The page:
But How Big Is It?

No one really knows the industry's size. The providers are privately held companies. States don't have the data. And there is no central clearinghouse through which all settlements run, says R. Steven Orr, president of Baltimore-based Life Settlement Providers LLC and a former Maryland insurance commissioner.

Despite the lack of hard numbers, LISA estimates that in 2007, $15 billion of policy face value changed hands, up from $12 billion in 2006. A much more conservative figure for 2006-$6 billion-is offered by Conning Research & Consulting, a Hartford, Conn., firm that has studied the industry since 1999. There is widespread consensus, however, that the business is growing.

Until recently, advisors had just two ways to sell a client's unwanted policy. Keeping in mind state insurance-licensing laws, of course, you could solicit bids directly from providers, or engage a broker's broker to do it. Now alternative venues are showing signs of life, the latest of which by the time you read this could be Institutional Life Services, an electronic marketplace backed by Goldman, Genworth Financial and National Financial Partners.

Each approach to helping a client sell a policy features unique pros, cons and how-tos for the advisor. Yet the goal is the same for all of these paths: to create a competitive bidding environment for the policy.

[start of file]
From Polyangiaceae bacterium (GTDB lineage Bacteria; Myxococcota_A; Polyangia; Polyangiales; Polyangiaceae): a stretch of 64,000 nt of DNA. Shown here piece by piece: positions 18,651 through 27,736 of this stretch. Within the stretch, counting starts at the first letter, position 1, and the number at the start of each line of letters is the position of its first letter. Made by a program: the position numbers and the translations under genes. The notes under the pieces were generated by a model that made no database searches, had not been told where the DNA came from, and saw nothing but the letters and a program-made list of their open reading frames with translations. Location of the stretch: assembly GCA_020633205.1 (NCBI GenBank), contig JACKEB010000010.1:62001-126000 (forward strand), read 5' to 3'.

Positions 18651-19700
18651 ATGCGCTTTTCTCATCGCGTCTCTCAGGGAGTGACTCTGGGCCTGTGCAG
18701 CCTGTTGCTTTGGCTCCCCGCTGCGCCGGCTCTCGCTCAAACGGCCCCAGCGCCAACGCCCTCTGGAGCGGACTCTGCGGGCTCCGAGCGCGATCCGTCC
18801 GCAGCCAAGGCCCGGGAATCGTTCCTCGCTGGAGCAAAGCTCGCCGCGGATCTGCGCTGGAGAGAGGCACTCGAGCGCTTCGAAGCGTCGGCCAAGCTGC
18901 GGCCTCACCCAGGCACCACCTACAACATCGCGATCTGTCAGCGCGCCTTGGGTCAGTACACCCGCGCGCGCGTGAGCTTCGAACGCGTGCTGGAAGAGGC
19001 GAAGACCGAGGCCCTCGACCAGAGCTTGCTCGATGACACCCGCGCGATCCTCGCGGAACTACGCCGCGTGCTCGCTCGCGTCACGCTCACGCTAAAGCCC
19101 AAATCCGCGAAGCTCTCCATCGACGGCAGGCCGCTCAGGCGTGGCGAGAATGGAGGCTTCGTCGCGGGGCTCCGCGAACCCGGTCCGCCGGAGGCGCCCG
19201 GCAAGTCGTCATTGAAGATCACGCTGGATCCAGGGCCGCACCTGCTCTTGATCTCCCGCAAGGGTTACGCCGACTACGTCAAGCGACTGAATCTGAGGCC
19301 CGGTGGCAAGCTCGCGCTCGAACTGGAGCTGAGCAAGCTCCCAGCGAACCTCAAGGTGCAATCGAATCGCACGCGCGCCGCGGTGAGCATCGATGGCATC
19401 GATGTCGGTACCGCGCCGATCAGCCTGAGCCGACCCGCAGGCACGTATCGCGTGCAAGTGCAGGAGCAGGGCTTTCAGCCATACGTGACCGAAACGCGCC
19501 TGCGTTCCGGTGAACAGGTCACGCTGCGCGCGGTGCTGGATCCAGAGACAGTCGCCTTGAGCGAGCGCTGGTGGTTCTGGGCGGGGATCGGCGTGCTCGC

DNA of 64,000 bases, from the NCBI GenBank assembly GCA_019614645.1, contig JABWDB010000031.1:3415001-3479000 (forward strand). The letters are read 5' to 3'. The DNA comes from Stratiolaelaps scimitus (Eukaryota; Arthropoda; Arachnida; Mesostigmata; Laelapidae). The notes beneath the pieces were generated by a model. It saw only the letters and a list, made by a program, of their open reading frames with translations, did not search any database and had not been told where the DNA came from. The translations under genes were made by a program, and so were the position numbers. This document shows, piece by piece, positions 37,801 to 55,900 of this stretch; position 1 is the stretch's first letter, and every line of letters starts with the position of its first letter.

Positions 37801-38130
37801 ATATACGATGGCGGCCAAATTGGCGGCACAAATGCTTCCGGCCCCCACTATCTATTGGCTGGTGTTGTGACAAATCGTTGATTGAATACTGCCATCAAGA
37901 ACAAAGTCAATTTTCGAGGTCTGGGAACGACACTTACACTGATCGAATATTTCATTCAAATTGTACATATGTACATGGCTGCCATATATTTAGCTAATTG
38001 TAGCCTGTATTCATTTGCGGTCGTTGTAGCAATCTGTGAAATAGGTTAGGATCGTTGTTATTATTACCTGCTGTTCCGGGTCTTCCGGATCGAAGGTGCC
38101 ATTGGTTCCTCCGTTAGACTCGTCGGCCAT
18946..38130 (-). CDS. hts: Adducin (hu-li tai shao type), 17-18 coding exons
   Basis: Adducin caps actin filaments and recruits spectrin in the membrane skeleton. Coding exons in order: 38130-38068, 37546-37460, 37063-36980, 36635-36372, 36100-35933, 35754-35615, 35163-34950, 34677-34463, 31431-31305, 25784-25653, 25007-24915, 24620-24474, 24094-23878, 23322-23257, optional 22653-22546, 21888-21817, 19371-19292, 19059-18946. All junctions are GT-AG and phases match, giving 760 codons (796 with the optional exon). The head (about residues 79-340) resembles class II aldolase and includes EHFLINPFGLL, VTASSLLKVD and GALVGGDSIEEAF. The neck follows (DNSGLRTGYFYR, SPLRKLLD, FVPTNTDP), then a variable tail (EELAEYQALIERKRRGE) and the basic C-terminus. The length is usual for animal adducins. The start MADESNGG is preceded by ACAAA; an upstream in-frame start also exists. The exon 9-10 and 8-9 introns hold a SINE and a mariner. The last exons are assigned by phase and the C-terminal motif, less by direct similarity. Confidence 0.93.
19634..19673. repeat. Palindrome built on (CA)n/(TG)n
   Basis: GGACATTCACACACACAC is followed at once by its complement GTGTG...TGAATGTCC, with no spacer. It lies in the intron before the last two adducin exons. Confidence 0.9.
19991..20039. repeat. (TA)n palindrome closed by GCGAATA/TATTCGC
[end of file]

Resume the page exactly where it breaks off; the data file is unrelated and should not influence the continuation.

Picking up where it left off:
Going Direct

The proportion of advisors, attorneys and other financial professionals who approach providers themselves is rising. "Maybe 5% of our deals came in that way when we started in the business in 2004, and 95% through a broker's broker," says Stephen Shapiro, president and CEO of Q Capital Strategies, a provider based in New York and Boca Raton, Fla. "Now it's 30%/70% and that will flip in time."

There are two significant benefits: the client avoids paying a broker's commission and you avoid giving another practitioner access to the client. But to land the best deal (read: fulfill your obligation to the client), it takes legwork and a feel for the market. "You need to know what providers want, which ones are being aggressive and what constitutes a good offer," says Orr. Some advisory shops bring specialists in-house to handle the task.

The first step in going direct is to identify several providers (to engender competition) whose buying criteria regarding policy type and size, the insured's life expectancy and so forth match your case's characteristics. For example, Orr's company buys variable life; Maple Life does not. Orr only looks at cases with life expectancies between two and 10 years; Maple Life goes out to 20 years.

Once it's clear who will play ball with you, you could discover that some are more enthusiastic than others. "When a provider builds a portfolio of policies, he doesn't want too much exposure to any one carrier or health condition," explains David Kleinhandler, an independent insurance advisor in Manhattan. For instance, policies on cancer patients might be desired if the portfolio already includes numerous heart-disease cases. The provider may therefore be willing to pay a premium for what he needs to complete the portfolio, Kleinhandler says. "We try to find out who has the hot money for the client's potential health problems, then negotiate with two or three buyers. It all boils down to competition for the policy."